Posted on November 16, 2017 by Stuart Simington and

The Primacy of a Construction Certificate

The  NSW Court of Appeal has reversed a decision of the Land and Environment Court which limited the extent to which a construction certificate could override the terms of a development consent.

In Bunderra Holdings Pty Ltd v Pasminco Cockle Creek Smelter Pty Ltd (subject to Deed of Company Arrangement) [2017] NSWCA 263, the Court of Appeal effectively held that, irrespective of the conditions of a development consent, where there is an inconsistency between those conditions and the approved construction certificate plans and specifications, the construction certificate plans and specifications will override any inconsistent conditions.

Decision at first instance

We previously blogged about the Land and Environment Court decision in Pasminco Cockle Creek Smelter Pty Limited (subject to Deed of Company Arrangement) v Lake Macquarie City Council [2016] NSWLEC 143 here.

That case concerned a condition of consent which the Land and Environment Court had found required the construction of a main road pipe. The approved construction certificate plans, however, failed to show that pipe.

It was argued in the LEC that the omission of the pipe from the construction certificate plans meant that the pipe did not form part of the consent by virtue of s 80(12) of the  Environmental Planning & Assessment Act 1979 (EPA Act).

That section provides:

If a consent authority or an accredited certifier issues a construction certificate, the construction certificate and any approved plans and specifications issued with respect to that construction certificate, together with any variations to the construction certificate or plans and specifications that are effected in accordance with this Act or the regulations, are taken to form part of the relevant development consent (other than for the purposes of section 96).’

In interpreting the section, Robson J in the LEC held that:

‘s 80(12) applies only insofar as there is an inconsistency between the plans and specifications that form part of a construction certificate and those in a consent. If there is such an inconsistency, the plans and specifications in the construction certificate will prevail. This does not mean that a developer is exonerated from complying with a condition simply because the construction certificate does not make reference to it. Rather, the principle involves supplementing minor changes in plans contained within a construction certificate that are generally consistent with the relevant consent.’

Court of Appeal 

The Court of Appeal overturned this aspect of the decision.

Relying on its previous decision in Burwood Council v Ralan Burwood Pty Ltd (No 3) [2014] NSWCA 404, the Court emphasised that s 80(12) has the effect that, to the extent that there is an inconsistency between the construction certificate plans and specifications and the plans and specifications approved in the development consent, those certified by the construction certificate will prevail.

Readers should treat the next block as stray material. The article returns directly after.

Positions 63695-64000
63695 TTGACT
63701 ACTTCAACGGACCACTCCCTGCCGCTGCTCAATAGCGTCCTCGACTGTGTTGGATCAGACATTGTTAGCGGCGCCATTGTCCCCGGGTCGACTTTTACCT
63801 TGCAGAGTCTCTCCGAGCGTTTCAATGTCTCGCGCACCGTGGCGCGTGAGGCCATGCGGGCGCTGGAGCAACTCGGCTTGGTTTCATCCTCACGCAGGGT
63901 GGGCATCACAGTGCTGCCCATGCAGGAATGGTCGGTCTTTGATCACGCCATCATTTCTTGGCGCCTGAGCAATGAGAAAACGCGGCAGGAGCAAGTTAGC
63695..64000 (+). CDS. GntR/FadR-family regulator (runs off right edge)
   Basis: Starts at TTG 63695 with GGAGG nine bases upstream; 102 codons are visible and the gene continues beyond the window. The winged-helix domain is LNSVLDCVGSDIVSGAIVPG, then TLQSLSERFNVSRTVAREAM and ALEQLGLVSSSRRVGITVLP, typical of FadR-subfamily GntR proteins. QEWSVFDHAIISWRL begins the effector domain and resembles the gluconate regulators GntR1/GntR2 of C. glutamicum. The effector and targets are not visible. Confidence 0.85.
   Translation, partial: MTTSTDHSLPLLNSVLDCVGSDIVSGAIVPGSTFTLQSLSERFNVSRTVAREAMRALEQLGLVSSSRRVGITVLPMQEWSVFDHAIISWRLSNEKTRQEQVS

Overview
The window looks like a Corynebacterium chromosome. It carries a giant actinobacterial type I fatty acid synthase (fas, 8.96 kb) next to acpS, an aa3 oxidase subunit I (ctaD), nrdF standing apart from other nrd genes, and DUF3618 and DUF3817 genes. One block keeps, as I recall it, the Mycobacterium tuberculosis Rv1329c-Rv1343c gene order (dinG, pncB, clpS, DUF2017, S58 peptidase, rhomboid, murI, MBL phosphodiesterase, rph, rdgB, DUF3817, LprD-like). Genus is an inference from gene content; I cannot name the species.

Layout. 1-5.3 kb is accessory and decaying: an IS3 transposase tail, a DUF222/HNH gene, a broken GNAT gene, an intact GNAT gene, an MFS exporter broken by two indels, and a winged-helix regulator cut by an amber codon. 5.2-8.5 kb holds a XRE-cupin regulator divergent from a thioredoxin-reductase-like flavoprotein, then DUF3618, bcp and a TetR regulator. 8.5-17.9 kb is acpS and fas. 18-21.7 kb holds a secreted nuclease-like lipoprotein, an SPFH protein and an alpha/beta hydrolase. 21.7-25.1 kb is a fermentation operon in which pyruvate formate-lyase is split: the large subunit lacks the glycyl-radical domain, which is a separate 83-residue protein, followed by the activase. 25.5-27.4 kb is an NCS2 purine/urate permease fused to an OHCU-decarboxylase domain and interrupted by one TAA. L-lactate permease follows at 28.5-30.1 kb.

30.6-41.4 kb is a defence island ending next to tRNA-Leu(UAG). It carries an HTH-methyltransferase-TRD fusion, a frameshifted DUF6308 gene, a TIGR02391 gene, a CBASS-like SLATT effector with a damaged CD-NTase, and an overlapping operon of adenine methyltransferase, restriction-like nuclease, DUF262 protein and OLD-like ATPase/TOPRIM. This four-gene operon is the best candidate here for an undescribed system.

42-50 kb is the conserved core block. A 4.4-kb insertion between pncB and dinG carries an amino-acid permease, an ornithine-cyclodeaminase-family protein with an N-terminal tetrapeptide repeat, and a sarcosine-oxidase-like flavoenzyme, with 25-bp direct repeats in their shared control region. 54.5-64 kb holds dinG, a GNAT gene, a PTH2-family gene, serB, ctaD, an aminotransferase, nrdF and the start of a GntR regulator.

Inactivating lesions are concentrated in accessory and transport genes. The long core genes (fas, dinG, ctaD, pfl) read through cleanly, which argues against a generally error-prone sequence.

The application of this principal is not confined to minor changes to the approved plans. The question of the degree of inconsistency is irrelevant for the purposes of s 80(12).

In this context, McColl JA emphasised that the construction certificate plans are presumed to be valid, and are deemed to form part of the relevant consent, ‘overriding any inconsistent terms therein‘.


The decision ensures that, irrespective of the terms of a consent, the construction certificate plans will take precedence over the development consent where there is an inconsistency.

The outcome is undeniably unsatisfactory. By permitting a certifier to effectively modify a development consent, the decision erodes the central tenet of the planning law that a development application is to be determined by a responsible consent authority taking into account all the matters referred to in s 79C of the EPA Act.

Recognising this, the pending amendments to the EPA Act will allow a construction certificate to be declared invalid in proceedings brought within 3 months of the construction certificate being issued. This may not change the authority of decisions like Bunderrabut it will provide a means for consent authorities to limit the consequences of the decision by challenging a construction certificate that differs from the relevant development consent.

Until that time, however, certifiers should not consider themselves free to effectively modify a development consent by certifying plans and specifications which are inconsistent with the consent. A certifier remains bound by cl 145 of the Environmental Planning and Assessment Regulation 2000 not to issue a construction certificate unless the design and construction of the building are not inconsistent with the relevant development consent. Any departure from this could expose a certifier to disciplinary action under the Building Professionals Act 2005.